Monday, April 14, 2008

Two Thai people's reactions to censorship and Syndromes and a Century: Thailand's Edition

I tried to go see Syndromes and a Century: Thailand's Edition the night before last, but when I got to Paragon Cineplex, the showtimes had been shifted around, and I missed the last screening of the day. I did check out the censorship exhibition. It is mostly in Thai -- history for the Thai people, by the Thai people -- but I was interested to note that Thai films have been censored from the very beginning: what is considered to be the first Thai feature film, Miss Suwanna of Siam, was censored because of an execution scene that may or may not have been real.

My interest in actually seeing the butchered Syndromes has been waxing and waning over the past few days, but with Celinejulie's review, my interest has picked up again. Celinejulie offers what I believe to be a unique perspective on the film, that of a Thai person who is highly knowledgeable about world cinema, and who has not seen the original version.

Over at Limitless Cinema, Celinejulie's review is called "Syndromes and Century: Thailand's Edition or when Babette's Feast meets Salo". Here is an excerpt:

Syndromes and a Century: Thailand's Edition is a unique experience for me. I have been wanting for a long time for movies being censored in Thailand to do something like this—to be upfront about it and tell the audience exactly what parts have been censored or cut off, instead of keeping this fact a secret. Many films which have been censored in Thailand don’t tell the audience that they have been censored. I don’t know why. Maybe the film releasing company thinks that the audience will choose to watch a pirated video instead, if they tell the audience the fact that they have been censored.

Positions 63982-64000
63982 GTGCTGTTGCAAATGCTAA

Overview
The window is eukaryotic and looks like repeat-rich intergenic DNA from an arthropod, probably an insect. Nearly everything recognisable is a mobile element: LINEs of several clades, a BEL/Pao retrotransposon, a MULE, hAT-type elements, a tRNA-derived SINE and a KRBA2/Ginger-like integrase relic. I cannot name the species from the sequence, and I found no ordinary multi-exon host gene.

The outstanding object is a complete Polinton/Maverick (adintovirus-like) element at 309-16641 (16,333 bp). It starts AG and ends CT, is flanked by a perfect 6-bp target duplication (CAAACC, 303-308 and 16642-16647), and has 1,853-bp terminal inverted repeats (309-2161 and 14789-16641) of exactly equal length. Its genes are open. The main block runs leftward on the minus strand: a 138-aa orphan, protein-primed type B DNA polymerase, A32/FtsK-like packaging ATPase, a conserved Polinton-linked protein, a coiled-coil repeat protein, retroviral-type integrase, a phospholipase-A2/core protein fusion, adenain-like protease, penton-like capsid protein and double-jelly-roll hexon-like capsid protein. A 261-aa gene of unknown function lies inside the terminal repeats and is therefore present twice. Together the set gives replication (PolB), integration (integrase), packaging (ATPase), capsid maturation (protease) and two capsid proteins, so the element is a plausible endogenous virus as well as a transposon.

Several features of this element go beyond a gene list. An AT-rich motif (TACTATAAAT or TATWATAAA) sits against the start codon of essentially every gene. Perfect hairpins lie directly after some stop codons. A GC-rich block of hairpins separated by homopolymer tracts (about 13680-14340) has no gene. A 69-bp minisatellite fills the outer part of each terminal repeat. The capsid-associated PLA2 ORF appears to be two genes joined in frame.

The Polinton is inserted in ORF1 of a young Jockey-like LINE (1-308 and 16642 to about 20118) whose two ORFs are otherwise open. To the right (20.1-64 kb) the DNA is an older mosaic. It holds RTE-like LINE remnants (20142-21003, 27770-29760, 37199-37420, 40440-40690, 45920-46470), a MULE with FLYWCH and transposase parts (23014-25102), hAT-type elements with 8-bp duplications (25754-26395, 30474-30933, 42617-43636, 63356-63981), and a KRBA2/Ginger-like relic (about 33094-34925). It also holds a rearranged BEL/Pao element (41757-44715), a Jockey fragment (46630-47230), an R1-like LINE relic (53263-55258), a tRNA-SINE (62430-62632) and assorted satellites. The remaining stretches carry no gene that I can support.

I know if I've heard a film is censored, I generally won't go see it. Or, if I see it and notice that it's been censored, I tell people about it. Funny thing is, after a recent spate of Hollywood films being censored here: Sweeney Todd, American Gangster, Hitman and possibly Charlie Wilson's War, things have become kind of quiet on the censorship front, apart from Syndromes, that is unless they have been censoring films I haven't gone to see, such as Step Up 2: The Streets and 27 Dresses. On the other hand, Neil Marshall's Doomsday looked to have unspooled in all its decapitated head, cannibalistic glory. Perhaps the censors will start back up again once they've sharpened their scissors and flushed the buffers on their pixellation software.

I've also gotten a reaction on the censored scenes from someone I consider to be a very average Thai person -- a traditional Thai masseuse whom I'm well acquainted with. I showed her the scenes from YouTube. Here are her reactions:

I didn't press the issue of censorship, whether she thought it was proper for the scenes to be removed from the director's film, but judging from her reactions, and lack of reactions, censorship is the least of her worries. Having to get to work and pull a double shift over the Songkran holiday was her main worry. If she took her normal day off, which this year fell during the Songkran festival, she would be fired.

Such is life for the average Thai person. No wonder they just want to see comedy.


  1. Merveillesxx (a Thai film blogger) told me that his friend went to see SYNDROMES AND A CENTURY: THAILAND’S EDITION and thought that the first censored scene is about a monk having sex with a doctor. Actually, that scene is about the monk playing guitar. I think censorship in Thailand has spawned a very lively imagination.

  2. Hilarious. Now I really want to see this version.

  3. What we imagine is always more extreme than the reality - if Thailand's edition was uncensored, people would see how unshocking the scenes really are.

    Arguably the scene with the monk recounting his dream is more anti-monks, as this character is (to me, at least) far from sympathetic.

  4. The fact that Jit has managed to see "Salo" in Thailand (albeit on pirate DVD, I imagine) but has not been able to see the original "Syndromes" seems to show just how insane this whole situation is ...


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